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How Being Obese May Hinder Pregnancy: Eggs Gone Awry

This article is more than 7 years old.
A human egg being injected with sperm (Eugene Ermolovich on Wikimedia Commons)
A human egg being injected with sperm (Eugene Ermolovich on Wikimedia Commons)

The more obese you are, the harder it is to get pregnant, and a study just out in the journal Human Reproduction offers some new insight into why. For the 1/3 of American women of childbearing age who are obese, its concrete images of eggs gone awry may also offer a bit of added incentive to lose weight before trying to get pregnant.

The study, led by Dr. Catherine Racowsky of Brigham and Women's Hospital, found that in severely obese women who underwent fertility treatments, the eggs that failed to fertilize were more likely to have abnormal structures and disorganized chromsomes than the eggs in normal-weight women.

In particular, the eggs in the obese women were roughly twice as likely to have double "spindles." The spindle is something like the axis around which the gene-bearing chromosomes organize themselves; for an egg to fertilize normally, it must have a single spindle. (See the image below.)

Normal and abnormal spindles in human eggs (Courtesy of BWH)
Normal and abnormal spindles in human eggs (Courtesy of BWH)

How, I asked Dr. Racowsky, might all this work? How might obesity lead to double spindles and other egg malformations?

'The egg, of course, develops in the ovary," she replied, " and the immediate environment in which the egg develops is called the follicle. And we know from other studies that there are various abnormalities in the follicles of women who are obese. A lot more work needs to be done to understand how these abnormalities in the follicles relate to abnormalities in the eggs, but we do know that the relationship between the health of the follicle and the health of the egg is of paramount importance."

In the paper, I said, I caught hints of a couple of familiar elements that may go wrong in the follicles of obese women. There were mentions of leptin, an obesity-related hormone involved in appetite and metabolism, and of inflammation, which has also been found to increase in obesity.

"That's probably the tip of the iceberg, frankly," she replied. "There's probably a lot more about the changes in the follicle in women who are obese that we haven't investigated yet." But yes, she said, it is correct that cytokines — inflammation — and the concentration of leptin in the follicle have been shown to be linked to obesity. It remains unclear, she said, exactly how obesity's chemical effects on the follicle would lead to abnormal structures; more research is needed.

What is clear, Dr. Racowsky said, is that there's "a linear relationship between the weight of a woman above normal and the difficulty in conceiving. So anything a woman can do, if she's attempting to conceive, to make her body more healthy, she should do. But because we know this is a direct relationship, one thing she should absolutely do is try to reduce her weight" if she's obese.

Beyond fertility, there's a whole raft of other reasons to aim for a normal weight before pregnancy. Read them here: 10 scary reasons to fight obesity before pregnancy.

If an obese woman does lose weight, I asked, do we know that her fertility will improve?

A paper published just a couple of months ago showed that "in the very short term, if there's weight loss, there's an increase in mature eggs retrieved from IVF patients," she said. And "we know that if a woman loses weight, her likelihood of pregnancy increases, so it does seem to be partially reversible."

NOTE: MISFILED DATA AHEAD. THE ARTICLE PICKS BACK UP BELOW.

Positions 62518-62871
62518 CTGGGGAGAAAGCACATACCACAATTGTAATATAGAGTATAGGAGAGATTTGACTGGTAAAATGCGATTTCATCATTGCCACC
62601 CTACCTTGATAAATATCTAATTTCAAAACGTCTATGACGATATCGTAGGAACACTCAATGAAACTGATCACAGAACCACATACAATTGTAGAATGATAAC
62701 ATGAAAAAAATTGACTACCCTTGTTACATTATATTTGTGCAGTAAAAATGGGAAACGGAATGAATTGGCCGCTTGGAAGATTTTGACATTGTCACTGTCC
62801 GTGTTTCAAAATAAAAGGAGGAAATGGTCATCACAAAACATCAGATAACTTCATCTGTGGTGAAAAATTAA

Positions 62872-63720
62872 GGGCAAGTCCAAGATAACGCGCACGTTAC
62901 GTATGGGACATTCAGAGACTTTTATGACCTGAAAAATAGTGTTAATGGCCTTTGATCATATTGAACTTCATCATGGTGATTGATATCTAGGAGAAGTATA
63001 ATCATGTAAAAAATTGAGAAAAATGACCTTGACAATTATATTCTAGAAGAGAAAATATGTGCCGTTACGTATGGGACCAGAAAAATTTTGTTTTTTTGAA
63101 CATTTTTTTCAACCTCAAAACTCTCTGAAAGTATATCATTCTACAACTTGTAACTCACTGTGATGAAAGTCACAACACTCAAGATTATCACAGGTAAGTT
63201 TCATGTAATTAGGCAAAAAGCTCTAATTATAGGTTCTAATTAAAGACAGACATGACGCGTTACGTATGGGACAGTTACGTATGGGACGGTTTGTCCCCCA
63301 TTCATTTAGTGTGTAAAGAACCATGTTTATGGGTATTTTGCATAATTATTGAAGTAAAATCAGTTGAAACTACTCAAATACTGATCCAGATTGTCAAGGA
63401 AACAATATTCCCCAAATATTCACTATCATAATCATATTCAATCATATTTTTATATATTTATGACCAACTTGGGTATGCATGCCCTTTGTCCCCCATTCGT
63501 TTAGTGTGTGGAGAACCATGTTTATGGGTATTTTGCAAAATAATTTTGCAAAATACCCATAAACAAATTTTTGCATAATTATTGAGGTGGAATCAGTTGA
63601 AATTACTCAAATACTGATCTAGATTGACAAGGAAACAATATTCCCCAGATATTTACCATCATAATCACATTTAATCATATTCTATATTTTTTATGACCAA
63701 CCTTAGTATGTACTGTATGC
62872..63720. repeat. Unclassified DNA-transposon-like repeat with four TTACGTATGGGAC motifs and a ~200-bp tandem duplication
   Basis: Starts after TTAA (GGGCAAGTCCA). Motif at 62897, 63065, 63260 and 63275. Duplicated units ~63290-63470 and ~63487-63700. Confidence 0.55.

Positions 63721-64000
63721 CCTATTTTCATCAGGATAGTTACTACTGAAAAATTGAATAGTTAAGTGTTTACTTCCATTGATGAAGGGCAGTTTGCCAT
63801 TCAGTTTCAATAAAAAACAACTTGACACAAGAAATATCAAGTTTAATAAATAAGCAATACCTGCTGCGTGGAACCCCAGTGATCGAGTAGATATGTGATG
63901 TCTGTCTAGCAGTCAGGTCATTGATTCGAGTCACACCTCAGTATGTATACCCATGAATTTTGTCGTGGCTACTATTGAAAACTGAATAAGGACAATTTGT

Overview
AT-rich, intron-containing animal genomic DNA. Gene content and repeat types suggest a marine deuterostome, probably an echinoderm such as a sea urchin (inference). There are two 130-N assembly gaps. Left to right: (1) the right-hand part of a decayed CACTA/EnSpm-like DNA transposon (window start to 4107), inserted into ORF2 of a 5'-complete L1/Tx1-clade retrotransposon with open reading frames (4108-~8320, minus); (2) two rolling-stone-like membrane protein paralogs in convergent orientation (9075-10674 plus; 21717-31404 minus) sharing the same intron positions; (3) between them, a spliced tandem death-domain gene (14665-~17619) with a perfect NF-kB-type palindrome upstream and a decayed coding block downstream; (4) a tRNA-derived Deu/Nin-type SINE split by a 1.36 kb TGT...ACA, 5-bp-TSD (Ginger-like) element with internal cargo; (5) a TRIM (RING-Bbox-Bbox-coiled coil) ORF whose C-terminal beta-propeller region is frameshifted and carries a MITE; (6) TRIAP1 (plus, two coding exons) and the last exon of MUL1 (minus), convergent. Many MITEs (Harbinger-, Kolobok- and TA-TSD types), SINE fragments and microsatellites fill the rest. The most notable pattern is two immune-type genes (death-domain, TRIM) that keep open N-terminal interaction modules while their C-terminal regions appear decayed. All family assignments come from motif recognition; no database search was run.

More details on the study from the press release:

Racowsky and her colleagues examined 276 mature human eggs (Fig. A in the image below) that failed to fertilize from women who were undergoing in vitro fertilization (IVF) procedures. Of these, 105 eggs were from severely obese women, defined as having a body mass index (BMI) between 35.0 and 50.1 kg/m2, and 171 eggs were from women with a normal BMI, defined as between 18.5 and 24.9 kg/m2. BMI is calculated from a person's height and weight and is considered a reliable indicator of body fatness for most people...

Nearly 60 percent of the eggs from the severely obese group had two spindles, while only 35 percent of the eggs from the normal BMI group had two spindles.

· Among the eggs with one spindle, nearly 30 percent of the eggs from the severely obese group had disorganized chromosomes (Figs. C and D), while only 9 percent of the eggs from the normal BMI group had disorganized chromosomes.

Dr. Racowsky points out that this study only used eggs that were stimulated through IVF and that failed to fertilize, so it is not known if these results can be broadly applied to all eggs.
“More research is needed to determine what is causing the spindle abnormalities and disorganized chromosomes,” said Dr. Racowsky.

And Dr. Racowsky's top takeaways:

•Weight affects a woman's ability to conceive (being excessively underweight as well as overweight.)

•There's something you can do about it, because it does seem to be partly reversible.

•We don't know of any weight above which a woman simply can't conceive. There's never no hope whatsoever, but we know, because of all the health issues related to obesity, that it's really important to control weight.

And from the study itself:

•To my knowledge, it's the first study that looked in a very detailed way at the structure of the human egg as it relates to obesity.

•And it really provides insight to women on the importance of having a healthy body and being in a normal weight range if you're going to try to get pregnant.

This program aired on September 11, 2012. The audio for this program is not available.

Carey Goldberg Twitter Editor, CommonHealth
Carey Goldberg is the editor of WBUR's CommonHealth section.

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